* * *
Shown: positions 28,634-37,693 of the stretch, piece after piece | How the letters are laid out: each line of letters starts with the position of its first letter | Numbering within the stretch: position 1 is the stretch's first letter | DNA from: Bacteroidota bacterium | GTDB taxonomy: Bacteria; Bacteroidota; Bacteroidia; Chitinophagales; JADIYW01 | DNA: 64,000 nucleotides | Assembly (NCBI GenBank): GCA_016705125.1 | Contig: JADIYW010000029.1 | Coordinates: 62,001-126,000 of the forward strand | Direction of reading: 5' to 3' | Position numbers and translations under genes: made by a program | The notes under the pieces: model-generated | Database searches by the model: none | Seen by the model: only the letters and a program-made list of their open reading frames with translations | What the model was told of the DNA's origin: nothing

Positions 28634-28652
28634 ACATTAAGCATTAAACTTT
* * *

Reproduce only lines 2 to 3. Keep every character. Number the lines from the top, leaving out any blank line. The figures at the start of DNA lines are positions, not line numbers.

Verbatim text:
Positions 28634-28652
28634 ACATTAAGCATTAAACTTT